Rebus is back in the police, demoted and a bit angry. While Rebus investigates a car accident, he learns that a case he and his mentors worked thirty years ago is about to be reopened. That investigation is led by none other than Malcolm Fox, and Rebus is caught between his sense of justice and loyalty to the men who helped him start his career in the police.
Standing in Another Man’s Grave was the first time Rebus and Fox, both Rankin creations in their own series, went head to head, but that stand off was just a teaser to the action in Saints of the Shadow Bible. While Rebus ostensibly is working with Malcolm, you as the reader are never sure if his loyalties lie with the truth or with his old comrades. While many Rebus books have let the famous Edinburgh cop toe the line, in Saints of the Shadow Bible, Rebus appears to have let his post-retirement demotion and treatment force him over once and for all. As a long-time reader of Rebus, even I was sitting on the edge of my seat, wondering what decision the veteran cop was going to make.
Rankin is in great shape in his most recent work, and it was great to see the contrast of Fox and Rebus when they were placed side by side. I felt that Saints of the Shadow Bible was much stronger than Standing in Another Man’s Grave or Exit Music, putting Rebus back into some of his best form in years. Rankin raises the tension, keeps the reader guessing in the two central mysteries, and showcases the growth of his characters over the years. Now if only Siobhan could be more settled and happy and less like Rebus in her personal life (I would also read a book centered solely on Rebus’s apprentice).
I am more excited to see where Rebus and Fox are heading, and hopefully we’ll get to see more of Fox finding his way in his new reality as well. Rankin is taking this next year off, so no new books will be hitting our shelves until at least 2015, but I cannot wait for what’s next for Edinburgh’s craziest cops.
Standing in Another Man’s Grave follows Ian Rankin’s now-retired DI Rebus, who has not given up his need to solve cases. Working as a civilian with other retired cops in the Cold Case Unit, Rebus meets a woman who claims her daughter was the first victim in a string of murders along Scotland’s A9 motorway. Rebus, ever a man who loves a damsel in distress, decides to look into the case. In so doing, he begins to uncover some interesting facts about the current disappearance of a young girl. He throws himself back in with Siobhan Clarke, and worms his way onto the active investigation. Wary of Rebus’s presence is another Rankin protagonist, Inspector Malcolm Fox of the Complaints. Fox cannot believe Rebus is a clean cop, and when Rebus thinks about signing on to active duty, Fox thinks it’s his duty to find all the dirt of Rebus and his strange relationship with mobster Big Ger.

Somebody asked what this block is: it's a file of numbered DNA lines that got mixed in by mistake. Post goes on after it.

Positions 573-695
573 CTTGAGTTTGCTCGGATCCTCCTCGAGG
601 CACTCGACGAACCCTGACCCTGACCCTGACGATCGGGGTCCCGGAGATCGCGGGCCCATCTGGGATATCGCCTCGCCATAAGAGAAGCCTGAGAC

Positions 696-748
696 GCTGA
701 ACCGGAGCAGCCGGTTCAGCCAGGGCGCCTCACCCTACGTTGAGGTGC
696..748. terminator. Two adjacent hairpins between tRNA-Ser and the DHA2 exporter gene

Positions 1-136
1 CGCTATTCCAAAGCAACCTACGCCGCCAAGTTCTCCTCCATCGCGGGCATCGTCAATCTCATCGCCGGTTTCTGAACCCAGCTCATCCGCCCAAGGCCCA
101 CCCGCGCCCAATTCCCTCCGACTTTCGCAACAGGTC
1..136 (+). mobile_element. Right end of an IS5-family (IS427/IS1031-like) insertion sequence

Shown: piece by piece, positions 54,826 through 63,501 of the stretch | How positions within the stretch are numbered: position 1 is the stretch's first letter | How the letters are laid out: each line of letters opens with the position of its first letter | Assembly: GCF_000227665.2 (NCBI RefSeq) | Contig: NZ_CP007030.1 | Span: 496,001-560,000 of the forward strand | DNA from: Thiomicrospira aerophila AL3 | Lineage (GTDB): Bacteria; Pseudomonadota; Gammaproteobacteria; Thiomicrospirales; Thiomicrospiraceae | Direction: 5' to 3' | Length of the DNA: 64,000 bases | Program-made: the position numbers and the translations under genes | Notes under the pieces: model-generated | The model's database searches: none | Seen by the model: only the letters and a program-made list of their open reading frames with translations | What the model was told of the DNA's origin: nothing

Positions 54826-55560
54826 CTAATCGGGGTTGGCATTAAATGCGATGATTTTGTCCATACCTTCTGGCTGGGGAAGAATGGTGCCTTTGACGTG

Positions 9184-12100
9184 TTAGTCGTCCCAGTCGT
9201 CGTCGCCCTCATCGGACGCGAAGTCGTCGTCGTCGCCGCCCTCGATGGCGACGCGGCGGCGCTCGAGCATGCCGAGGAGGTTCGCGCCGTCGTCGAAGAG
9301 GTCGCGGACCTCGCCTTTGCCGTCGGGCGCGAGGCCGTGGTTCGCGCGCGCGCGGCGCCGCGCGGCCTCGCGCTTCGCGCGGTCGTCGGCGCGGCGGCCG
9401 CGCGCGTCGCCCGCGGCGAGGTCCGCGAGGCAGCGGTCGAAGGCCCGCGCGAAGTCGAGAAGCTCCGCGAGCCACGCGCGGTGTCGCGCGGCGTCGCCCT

When Standing in Another Man’s Grave was announced, I was excited about the prospect of Fox and Rebus going toe to toe. There are plenty of our favorite authors who have multiple beloved characters, and wouldn’t we all like to watch these characters meet? By the earlier released log line, I assumed this was a book from Fox, and that Rebus would be a minor figure. Paint me astonished, because upon reading it the book was much the other way around. The majority of the narrative follows Rebus on the case, and we only get a small glimpse into what Fox thinks of this rather old-fashioned cop. And that glimpse is rather scathing.
Rankin explains in the afterword that he had never really been done with Rebus, but the required retirement age in Scotland had painted him into a corner with Rebus’s employment. Because John Rebus would never become a private detective nor would he be able to find crimes to solve while not on active duty, Rebus was retired. But then Rankin heard about the Cold Case Unit employing retired cops, and even better, the age restriction being raised. Suddenly, Rebus could come back and back he came.
I was mostly happy with the return of Rebus. He got up to his old tricks, but painted against the backdrop of Siobhan’s career choices and Fox’s opinions, it was hard not to feel that Rebus was a bit out of place in modern crime solving. Which is what I think Rankin wanted to do, but, not giving anything away, the ending really cemented that maybe Rebus has gone too far to prove he is still relevant and can deliver results. Going forward with any new Rebus, it would be interesting to see if Rankin would tame him a bit, allow him to adjust to the newer way of doing things. Otherwise, the reality of Rebus staying in the force would seem a bit stretched, and Rankin has been fairly fastidious about being realistic.